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Cold Frames: Good Soil Defrosters

04.01.11

I’ve never been so happy to see an earth worm. For the past couple weeks, I’ve been wondering whether or not my cold frames were actually achieving anything. I had considered whether or not I was simply containing the latent cold in the frozen soil, and that they’d be better uncovered. Not so.

The photo below shows where the cold frame sat before I removed it to work the soil. Where it had sat, the soil was workable with a fork. There were earthworms all over, which highly entertained my two-year old daughter. Where it had not been, the ground is frozen solid, and can’t get a fork in at all. I could finally conclude that the cold frames had achieved a first measure of success. While my garden generally has 2-4′ of snow atop it still, I can already work with wriggly earth worms and seeds and actual soil.

This should get me off to an earlier start than normal. My indoor seedlings of greens and other cold-hardy veg should soon be getting a test-ride in the protection of the cold frames. I’m also going to seed some items [mache, spinach, claytonia, wild rocket, etc] in the coming days to see how they do. If we’re eating baby greens in mid-April as I suspect we may be, it will be a full month ahead of the May-long-weekend we’re accustomed to. And with root veg in the cellar still [and especially considering this has been a very late spring], this makes me a very, very happy guy.

8 Responses

  1. Kasia says:

    Kevin, what direction is that spot where you have the cold-frame facing?

  2. The one in the photo faces west. I also have built a bigger one facing due south on a different side of the house. I thought the south-facing one would defrost first, but not the case. Close though – a few days difference, I’m guessing.

  3. Kirsten says:

    Cold frames are on my to-do list for the garden this year. I procrastinated about it last year and now, oh how I wish I hadn’t!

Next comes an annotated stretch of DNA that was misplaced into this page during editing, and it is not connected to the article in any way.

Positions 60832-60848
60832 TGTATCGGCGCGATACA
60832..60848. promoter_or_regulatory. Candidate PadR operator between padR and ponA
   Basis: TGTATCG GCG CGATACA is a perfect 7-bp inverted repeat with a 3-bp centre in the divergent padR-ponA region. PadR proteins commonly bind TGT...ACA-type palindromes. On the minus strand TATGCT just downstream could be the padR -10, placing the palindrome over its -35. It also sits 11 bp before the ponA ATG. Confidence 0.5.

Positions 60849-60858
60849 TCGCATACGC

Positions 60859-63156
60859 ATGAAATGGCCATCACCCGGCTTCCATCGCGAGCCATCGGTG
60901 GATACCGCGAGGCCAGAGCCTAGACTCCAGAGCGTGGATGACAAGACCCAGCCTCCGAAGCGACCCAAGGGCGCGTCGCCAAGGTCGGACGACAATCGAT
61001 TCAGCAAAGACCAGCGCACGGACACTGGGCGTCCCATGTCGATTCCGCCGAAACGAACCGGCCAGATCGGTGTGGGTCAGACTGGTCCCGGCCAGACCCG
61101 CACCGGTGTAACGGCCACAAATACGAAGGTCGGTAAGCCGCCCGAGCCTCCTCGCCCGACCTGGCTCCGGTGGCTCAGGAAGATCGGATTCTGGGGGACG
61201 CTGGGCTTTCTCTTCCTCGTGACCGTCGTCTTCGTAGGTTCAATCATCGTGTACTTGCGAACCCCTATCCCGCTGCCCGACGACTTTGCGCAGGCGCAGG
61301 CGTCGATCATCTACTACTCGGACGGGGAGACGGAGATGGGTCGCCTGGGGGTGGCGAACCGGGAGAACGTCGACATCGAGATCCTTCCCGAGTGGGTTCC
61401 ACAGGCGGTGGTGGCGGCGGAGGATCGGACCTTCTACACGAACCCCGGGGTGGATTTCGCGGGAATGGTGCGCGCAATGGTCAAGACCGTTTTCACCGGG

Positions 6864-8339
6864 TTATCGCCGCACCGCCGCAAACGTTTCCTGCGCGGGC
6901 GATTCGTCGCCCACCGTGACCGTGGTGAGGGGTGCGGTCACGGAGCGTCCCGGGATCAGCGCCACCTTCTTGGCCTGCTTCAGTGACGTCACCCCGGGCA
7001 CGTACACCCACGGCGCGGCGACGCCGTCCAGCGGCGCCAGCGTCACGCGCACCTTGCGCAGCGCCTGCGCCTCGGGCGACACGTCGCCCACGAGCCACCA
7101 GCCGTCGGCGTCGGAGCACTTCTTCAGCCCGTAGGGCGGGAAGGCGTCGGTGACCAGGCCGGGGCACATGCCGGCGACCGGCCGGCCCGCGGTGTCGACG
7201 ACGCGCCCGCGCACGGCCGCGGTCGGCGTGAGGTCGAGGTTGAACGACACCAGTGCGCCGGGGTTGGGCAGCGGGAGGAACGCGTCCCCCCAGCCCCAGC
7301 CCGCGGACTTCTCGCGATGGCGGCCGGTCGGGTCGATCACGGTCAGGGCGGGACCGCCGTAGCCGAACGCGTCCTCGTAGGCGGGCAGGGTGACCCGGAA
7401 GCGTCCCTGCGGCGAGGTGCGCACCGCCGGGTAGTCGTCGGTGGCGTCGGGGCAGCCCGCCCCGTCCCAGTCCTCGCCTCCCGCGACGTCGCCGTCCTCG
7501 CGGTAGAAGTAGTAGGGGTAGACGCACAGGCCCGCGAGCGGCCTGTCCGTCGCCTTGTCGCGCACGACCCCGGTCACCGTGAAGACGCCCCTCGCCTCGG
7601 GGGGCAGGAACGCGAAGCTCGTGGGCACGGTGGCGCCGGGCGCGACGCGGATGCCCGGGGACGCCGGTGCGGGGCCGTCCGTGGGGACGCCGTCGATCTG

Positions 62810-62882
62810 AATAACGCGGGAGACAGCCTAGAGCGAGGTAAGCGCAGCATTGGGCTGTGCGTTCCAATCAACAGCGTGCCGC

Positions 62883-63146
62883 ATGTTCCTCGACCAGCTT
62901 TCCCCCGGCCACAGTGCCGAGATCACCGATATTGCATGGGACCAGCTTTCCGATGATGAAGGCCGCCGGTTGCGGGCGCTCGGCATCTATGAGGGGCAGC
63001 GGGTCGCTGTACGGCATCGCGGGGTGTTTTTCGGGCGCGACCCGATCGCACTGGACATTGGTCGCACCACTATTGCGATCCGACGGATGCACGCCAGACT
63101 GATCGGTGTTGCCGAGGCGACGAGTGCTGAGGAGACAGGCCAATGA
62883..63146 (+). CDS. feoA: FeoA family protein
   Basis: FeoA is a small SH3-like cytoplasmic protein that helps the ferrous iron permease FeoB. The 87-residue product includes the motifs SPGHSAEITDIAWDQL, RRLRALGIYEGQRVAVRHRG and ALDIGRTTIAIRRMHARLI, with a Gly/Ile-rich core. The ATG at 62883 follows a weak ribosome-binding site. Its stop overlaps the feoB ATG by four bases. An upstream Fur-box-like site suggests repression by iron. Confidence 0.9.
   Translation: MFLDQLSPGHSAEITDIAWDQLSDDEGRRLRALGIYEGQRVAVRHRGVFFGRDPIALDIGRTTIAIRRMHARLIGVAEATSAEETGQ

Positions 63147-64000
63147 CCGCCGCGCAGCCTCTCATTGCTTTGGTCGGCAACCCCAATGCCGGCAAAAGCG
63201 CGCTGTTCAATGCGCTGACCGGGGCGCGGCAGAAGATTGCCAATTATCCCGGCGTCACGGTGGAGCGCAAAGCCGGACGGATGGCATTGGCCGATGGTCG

4. Good idea. Never thought to set up my cold frame this early. Makes total sense. Yeah. I can have even earlier lettuces and herbs.

  5. WOnderful. I was actually thinking of the “hole” animals today – as the snow melts, they will all be flooded! I cannot find any more indoor planting trayss… indoor ones now. Superstore is out. Canadian tire it out. I have the seeds… so this is high on my list as I thought I would find them today.
    :)
    Valerie

  6. Mike says:

    Very nice, we tend more towards low row covers than cold frames but the results are similar. Good luck with your planting, a full month head start is pretty darn good.

  7. Thanks for the reminder about the cold frame. Your post just sparked a new idea (for me) to use some cinder-crete blocks in addition to old windows I have laying around to build a low-tech cold frame with some thermal mass.

    Keep us posted on how the early start experiment goes. The trick is to protect from the cold snaps at night. Do you plan to cover with blanket at nights, or on particularly cold nights at least? What temperature cut-off is “safe” to omit blanket in your case?

    Two years ago I used a 60 W light bulb and blanket over the old windows to keep the cold frame warm after we went below zero in June with tomatoes in the garden:

    http://calgary-gardening-adventures.blogspot.com/2009/05/tomato-transplant-cold-frame-2.html

    The tomatoes survived, though looked a little rough for wear in the short term.

  8. CGA – the varieties I’m planting now are all very cold hardy, so I’m not too worried about frost. I can see things like tomatoes needing even more care.

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